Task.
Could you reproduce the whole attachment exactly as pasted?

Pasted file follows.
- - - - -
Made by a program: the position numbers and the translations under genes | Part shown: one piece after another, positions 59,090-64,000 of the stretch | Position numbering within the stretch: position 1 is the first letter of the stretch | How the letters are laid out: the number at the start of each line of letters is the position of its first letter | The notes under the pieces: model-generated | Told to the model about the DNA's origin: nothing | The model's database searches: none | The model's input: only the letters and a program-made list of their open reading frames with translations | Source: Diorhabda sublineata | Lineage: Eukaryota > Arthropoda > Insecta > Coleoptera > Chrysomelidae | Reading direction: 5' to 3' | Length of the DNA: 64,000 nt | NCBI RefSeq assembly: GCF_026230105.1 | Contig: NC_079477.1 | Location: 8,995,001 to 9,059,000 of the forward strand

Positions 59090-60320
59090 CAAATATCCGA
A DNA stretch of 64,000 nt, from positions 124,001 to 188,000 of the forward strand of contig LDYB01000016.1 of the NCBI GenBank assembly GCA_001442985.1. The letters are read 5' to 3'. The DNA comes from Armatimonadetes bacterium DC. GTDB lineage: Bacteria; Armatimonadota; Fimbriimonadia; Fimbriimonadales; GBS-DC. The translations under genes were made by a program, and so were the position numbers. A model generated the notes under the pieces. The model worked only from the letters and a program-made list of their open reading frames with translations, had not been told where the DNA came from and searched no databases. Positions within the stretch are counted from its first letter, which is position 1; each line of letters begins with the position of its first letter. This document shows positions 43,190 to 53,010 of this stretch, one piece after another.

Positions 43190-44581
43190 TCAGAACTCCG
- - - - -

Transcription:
Made by a program: the position numbers and the translations under genes | Part shown: one piece after another, positions 59,090-64,000 of the stretch | Position numbering within the stretch: position 1 is the first letter of the stretch | How the letters are laid out: the number at the start of each line of letters is the position of its first letter | The notes under the pieces: model-generated | Told to the model about the DNA's origin: nothing | The model's database searches: none | The model's input: only the letters and a program-made list of their open reading frames with translations | Source: Diorhabda sublineata | Lineage: Eukaryota > Arthropoda > Insecta > Coleoptera > Chrysomelidae | Reading direction: 5' to 3' | Length of the DNA: 64,000 nt | NCBI RefSeq assembly: GCF_026230105.1 | Contig: NC_079477.1 | Location: 8,995,001 to 9,059,000 of the forward strand

Positions 59090-60320
59090 CAAATATCCGA
A DNA stretch of 64,000 nt, from positions 124,001 to 188,000 of the forward strand of contig LDYB01000016.1 of the NCBI GenBank assembly GCA_001442985.1. The letters are read 5' to 3'. The DNA comes from Armatimonadetes bacterium DC. GTDB lineage: Bacteria; Armatimonadota; Fimbriimonadia; Fimbriimonadales; GBS-DC. The translations under genes were made by a program, and so were the position numbers. A model generated the notes under the pieces. The model worked only from the letters and a program-made list of their open reading frames with translations, had not been told where the DNA came from and searched no databases. Positions within the stretch are counted from its first letter, which is position 1; each line of letters begins with the position of its first letter. This document shows positions 43,190 to 53,010 of this stretch, one piece after another.

Positions 43190-44581
43190 TCAGAACTCCG